See more of Sasquatch in our SEMA Mini-Feature here. (Image/Trent Campbell)

Sasquatch Highlights

Note: There’s a full parts list at the bottom of this article.


The 392 cubic inch Gen. III Hemi is straight out of a production 2021 Jeep Wrangler 392. The engine was tuned with HP Tuners’ VCM Suite MPVI3 tuning software. DeWitts Radiator made the custom aluminum radiator and shroud and SPAL provided the dual 12-inch electric fans. Resurgence built an air intake using Summit Racing aluminum tubing and conical air filter element.

The 392 is hooked to a Tremec TR-4050 five-speed manual transmission designed specifically for dual-purpose rigs. McLeod provided an RST twin-clutch kit, a steel flywheel, and hydraulic throwout bearing. Silver Sport Transmission provided the clutch master cylinder kit and an STX shifter that moves the shifter location forward. An Advance Adapters Atlas II Trail Series transfer case with an 3:81 gear assembly sends power to the axles.

Exhaust & Fuel Systems

The exhaust system features a set of custom-made Ultimate Headers shorty headers connected to a 2.5 inch dual exhaust system built with Summit Racing exhaust components and MagnaFlow mufflers.

The fuel system features a BJ’s Full-Size Jeep Parts 27 gallon main tank fitted with an Aeromotive Phantom 340 electric fuel pump and a 20 gallon auxiliary tank with an Aeromotive Phantom 200 pump. The main fuel line has an Aeromotive bypass fuel pressure regulator and 10-micron fuel filter. Hagan Street Rod Necessities worked with Resurgence Automotive to design and manufacture the dual fuel filler hidden by a modern looking fuel door.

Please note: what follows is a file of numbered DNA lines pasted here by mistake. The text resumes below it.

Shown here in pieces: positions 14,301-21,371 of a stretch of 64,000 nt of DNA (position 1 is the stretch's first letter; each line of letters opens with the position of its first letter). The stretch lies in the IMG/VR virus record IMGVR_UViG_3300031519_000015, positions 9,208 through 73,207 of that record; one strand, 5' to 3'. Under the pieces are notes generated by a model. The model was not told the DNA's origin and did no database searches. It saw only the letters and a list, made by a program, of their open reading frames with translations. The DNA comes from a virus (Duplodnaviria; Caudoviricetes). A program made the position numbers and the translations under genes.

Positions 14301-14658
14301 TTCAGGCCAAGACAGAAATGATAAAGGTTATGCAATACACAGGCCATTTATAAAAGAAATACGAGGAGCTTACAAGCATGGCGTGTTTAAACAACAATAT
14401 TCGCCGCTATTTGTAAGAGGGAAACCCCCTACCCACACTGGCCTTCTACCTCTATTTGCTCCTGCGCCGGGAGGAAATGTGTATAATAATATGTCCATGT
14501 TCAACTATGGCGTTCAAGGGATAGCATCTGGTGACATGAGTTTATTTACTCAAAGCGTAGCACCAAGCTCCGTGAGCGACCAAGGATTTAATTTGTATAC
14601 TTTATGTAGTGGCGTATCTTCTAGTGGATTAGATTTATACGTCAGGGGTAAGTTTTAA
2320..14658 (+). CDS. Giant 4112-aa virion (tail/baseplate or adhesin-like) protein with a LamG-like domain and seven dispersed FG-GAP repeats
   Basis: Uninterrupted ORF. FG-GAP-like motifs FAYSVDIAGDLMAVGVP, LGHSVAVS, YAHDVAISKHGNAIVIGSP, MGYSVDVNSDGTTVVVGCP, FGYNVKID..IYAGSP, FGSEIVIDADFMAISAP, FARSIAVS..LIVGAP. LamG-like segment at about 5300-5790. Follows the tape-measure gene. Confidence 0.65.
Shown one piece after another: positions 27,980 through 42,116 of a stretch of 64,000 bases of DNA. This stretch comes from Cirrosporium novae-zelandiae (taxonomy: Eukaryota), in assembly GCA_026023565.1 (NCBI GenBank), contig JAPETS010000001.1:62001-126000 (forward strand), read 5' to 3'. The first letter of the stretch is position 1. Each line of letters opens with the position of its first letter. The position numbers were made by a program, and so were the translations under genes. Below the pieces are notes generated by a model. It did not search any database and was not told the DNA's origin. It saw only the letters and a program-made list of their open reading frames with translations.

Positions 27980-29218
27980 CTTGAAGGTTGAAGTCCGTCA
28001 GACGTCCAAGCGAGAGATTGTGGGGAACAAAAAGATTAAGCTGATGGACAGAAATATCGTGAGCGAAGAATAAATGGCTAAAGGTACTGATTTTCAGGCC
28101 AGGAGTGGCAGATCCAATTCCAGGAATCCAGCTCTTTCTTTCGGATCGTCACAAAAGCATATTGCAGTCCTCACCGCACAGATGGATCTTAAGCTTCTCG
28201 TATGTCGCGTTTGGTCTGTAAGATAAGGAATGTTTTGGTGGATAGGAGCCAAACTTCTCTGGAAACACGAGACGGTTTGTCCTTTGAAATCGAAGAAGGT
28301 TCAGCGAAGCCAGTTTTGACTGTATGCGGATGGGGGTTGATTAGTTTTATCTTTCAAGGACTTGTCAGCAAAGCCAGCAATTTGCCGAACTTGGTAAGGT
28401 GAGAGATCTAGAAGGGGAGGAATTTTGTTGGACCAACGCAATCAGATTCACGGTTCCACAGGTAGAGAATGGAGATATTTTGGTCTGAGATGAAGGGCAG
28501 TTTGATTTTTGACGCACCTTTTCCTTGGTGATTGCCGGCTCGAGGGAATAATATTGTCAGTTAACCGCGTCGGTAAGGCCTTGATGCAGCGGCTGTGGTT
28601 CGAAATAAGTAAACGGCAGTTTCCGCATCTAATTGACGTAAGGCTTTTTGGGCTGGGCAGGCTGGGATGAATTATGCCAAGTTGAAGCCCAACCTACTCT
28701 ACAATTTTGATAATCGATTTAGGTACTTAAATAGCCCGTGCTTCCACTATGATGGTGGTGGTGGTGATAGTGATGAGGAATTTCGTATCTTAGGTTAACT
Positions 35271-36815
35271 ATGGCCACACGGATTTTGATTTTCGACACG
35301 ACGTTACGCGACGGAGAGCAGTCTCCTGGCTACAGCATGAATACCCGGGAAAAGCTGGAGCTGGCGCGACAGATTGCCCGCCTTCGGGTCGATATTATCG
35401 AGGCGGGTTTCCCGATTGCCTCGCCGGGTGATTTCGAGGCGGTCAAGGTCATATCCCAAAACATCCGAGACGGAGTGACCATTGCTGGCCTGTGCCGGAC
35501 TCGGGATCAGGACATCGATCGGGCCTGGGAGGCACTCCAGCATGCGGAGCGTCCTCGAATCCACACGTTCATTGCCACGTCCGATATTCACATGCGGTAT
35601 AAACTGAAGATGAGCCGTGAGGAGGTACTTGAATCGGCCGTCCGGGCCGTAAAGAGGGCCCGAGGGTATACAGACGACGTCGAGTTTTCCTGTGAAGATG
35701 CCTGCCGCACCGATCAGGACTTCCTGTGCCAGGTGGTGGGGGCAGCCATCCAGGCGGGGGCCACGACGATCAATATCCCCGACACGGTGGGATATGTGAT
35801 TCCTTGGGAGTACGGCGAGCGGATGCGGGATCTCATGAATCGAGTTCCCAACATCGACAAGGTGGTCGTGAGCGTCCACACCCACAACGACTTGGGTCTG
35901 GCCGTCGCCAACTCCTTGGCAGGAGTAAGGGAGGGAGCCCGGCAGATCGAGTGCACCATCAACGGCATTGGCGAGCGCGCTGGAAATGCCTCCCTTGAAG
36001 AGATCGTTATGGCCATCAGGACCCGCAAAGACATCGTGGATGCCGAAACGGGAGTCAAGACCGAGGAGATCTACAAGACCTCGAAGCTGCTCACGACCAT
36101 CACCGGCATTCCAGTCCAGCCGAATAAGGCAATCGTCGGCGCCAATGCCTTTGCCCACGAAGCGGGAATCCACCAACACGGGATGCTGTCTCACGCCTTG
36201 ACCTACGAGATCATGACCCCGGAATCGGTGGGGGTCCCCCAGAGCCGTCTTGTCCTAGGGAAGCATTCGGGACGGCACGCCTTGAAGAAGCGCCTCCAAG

One Up Off Road makes a kit to fit Ford Super Duty suspension with Dana 60 and Ford 10.5 inch axles under full-size Jeep trucks. Sasquatch is the first FSJ to use a revised kit that features off-the-shelf Fox Shox Performance Elite Series 2.5 bypass shocks. 

The Dana 60 axle was upgraded with a Yukon Gear 35-spline axle shaft kit, 4.88 gears, and a Zip Locker air locker differential. The 10.5 inch axle got Yukon 4.88 gears and a Zip Locker. Yukon Gear also supplied an air compressor to feed the lockers. Both axles got Yukon Gear Hardcore nodular iron differential covers, and the Dana 60 was fitted with Warn manual locking hubs.

Brakes, Wheels & Tires

A Power Stop Z36 Truck and Tow brake kit for a Ford F-250 Super Duty provides four-wheel disc brakes for Sasquatch. The kit includes 13 inch rotors, ceramic brake pads with carbon fiber reinforcement for fade-free stopping power, and remanufactured two-piston calipers